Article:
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Atmospheric Chemistry and Physics An interactive open-access journal of the European Geosciences Union
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Volume 16, issue 16 | Copyright
Atmos. Chem. Phys., 16, 10489-10500, 2016
https://doi.org/10.5194/acp-16-10489-2016
© Author(s) 2016. This work is distributed under
the Creative Commons Attribution 3.0 License.

Research article 22 Aug 2016

Research article | 22 Aug 2016

Tropospheric ozone variability during the East Asian summer monsoon as observed by satellite (IASI), aircraft (MOZAIC) and ground stations

Sarah Safieddine1,a, Anne Boynard1, Nan Hao2, Fuxiang Huang3, Lili Wang4, Dongsheng Ji4, Brice Barret5, Sachin D. Ghude6, Pierre-François Coheur7, Daniel Hurtmans7, and Cathy Clerbaux1,7 Sarah Safieddine et al.
  • 1Sorbonne Universités, UPMC Univ. Paris 06, Université Versailles St-Quentin, CNRS/INSU, LATMOS-IPSL, Paris, France
  • 2German Aerospace Center (DLR), Remote Sensing Technology Institute (IMF), Oberpfaffenhofen, Germany
  • 3National Satellite Meteorological Center, China Meteorological Administration, Beijing, China
  • 4LAPC, Institute of Atmospheric Physics, Chinese Academy of Sciences, Beijing, China
  • 5Laboratoire d'Aérologie, Observatoire Midi-Pyrénées, Université Paul Sabatier, CNRS, Toulouse, France
  • 6Indian Institute of Tropical Meteorology, Pashan Rd., Pune-411 008, India
  • 7Spectroscopie de l'Atmosphère, Chimie Quantique et Photophysique, Université Libre de Bruxelles (U.L.B.), Brussels, Belgium
  • anow at: Department of Civil and Environmental Engineering, Massachusetts Institute of Technology, Cambridge, MA, USA

Abstract. Satellite measurements from the thermal Infrared Atmospheric Sounding Interferometer (IASI), aircraft data from the MOZAIC/IAGOS project, as well as observations from ground-based stations, are used to assess the tropospheric ozone (O3) variability during the East Asian Summer Monsoon (EASM). Six years 2008–2013 of IASI data analysis reveals the ability of the instrument to detect the onset and the progression of the monsoon seen by a decrease in the tropospheric 0–6km O3 column due to the EASM, and to reproduce this decrease from one year to the other. The year-to-year variability is found to be mainly dependent on meteorology. Focusing on the period of May-August 2011, taken as an example year, IASI data show clear inverse relationship between tropospheric 0–6km O3 on one hand and meteorological parameters such as cloud cover, relative humidity and wind speed, on the other hand. Aircraft data from the MOZAIC/IAGOS project for the EASM of 2008–2013 are used to validate the IASI data and to assess the effect of the monsoon on the vertical distribution of the tropospheric O3 at different locations. Results show good agreement with a correlation coefficient of 0.73 (12%) between the 0–6km O3 column derived from IASI and aircraft data. IASI captures very well the inter-annual variation of tropospheric O3 observed by the aircraft data over the studied domain. Analysis of vertical profiles of the aircraft data shows a decrease in the tropospheric O3 that is more important in the free troposphere than in the boundary layer and at 10–20°N than elsewhere. Ground station data at different locations in India and China show a spatiotemporal dependence on meteorology during the monsoon, with a decrease up to 22ppbv in Hyderabad, and up to 5ppbv in the North China Plain.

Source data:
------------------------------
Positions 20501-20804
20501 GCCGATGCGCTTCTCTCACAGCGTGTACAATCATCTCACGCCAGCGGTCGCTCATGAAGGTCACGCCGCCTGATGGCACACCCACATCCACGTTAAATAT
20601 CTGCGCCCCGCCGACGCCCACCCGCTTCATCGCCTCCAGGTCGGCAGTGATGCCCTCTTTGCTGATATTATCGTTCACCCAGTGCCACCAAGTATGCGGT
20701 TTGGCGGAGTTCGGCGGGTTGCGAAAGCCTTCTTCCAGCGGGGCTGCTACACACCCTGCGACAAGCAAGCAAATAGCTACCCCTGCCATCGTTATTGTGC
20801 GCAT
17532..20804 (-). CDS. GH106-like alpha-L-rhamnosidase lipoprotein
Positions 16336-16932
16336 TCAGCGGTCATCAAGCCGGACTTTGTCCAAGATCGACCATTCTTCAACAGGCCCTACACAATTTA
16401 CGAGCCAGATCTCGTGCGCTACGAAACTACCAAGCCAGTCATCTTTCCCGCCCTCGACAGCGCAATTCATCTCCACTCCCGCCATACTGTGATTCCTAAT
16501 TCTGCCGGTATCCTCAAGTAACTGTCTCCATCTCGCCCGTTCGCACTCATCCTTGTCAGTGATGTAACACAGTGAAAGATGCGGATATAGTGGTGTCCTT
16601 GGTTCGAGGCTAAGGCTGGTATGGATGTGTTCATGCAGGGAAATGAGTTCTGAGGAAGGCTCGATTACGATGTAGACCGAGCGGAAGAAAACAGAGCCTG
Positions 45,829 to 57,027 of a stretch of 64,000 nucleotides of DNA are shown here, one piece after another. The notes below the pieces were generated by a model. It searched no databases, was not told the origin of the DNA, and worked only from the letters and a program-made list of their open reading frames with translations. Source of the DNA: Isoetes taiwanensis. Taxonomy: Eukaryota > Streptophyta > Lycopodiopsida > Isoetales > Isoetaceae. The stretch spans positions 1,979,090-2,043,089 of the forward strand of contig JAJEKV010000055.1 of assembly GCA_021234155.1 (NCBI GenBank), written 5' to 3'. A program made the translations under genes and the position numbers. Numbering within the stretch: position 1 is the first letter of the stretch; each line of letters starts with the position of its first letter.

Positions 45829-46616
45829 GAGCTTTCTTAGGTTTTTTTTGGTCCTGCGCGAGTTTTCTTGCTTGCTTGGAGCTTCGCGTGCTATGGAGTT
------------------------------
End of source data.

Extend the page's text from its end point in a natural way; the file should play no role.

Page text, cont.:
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The Asian Summer Monsoon has implication on the weather and climate system as well as pollutants concentration over the monsoon regions leading to effects on the global air quality. Our results, combining satellite, aircraft and ground station data, show that tropospheric ozone, decrease during the period May–August over East and South Asia due to the Monsoon. The magnitude of this drop depends largely on meteorology and geographic location.
The Asian Summer Monsoon has implication on the weather and climate system as well as pollutants...
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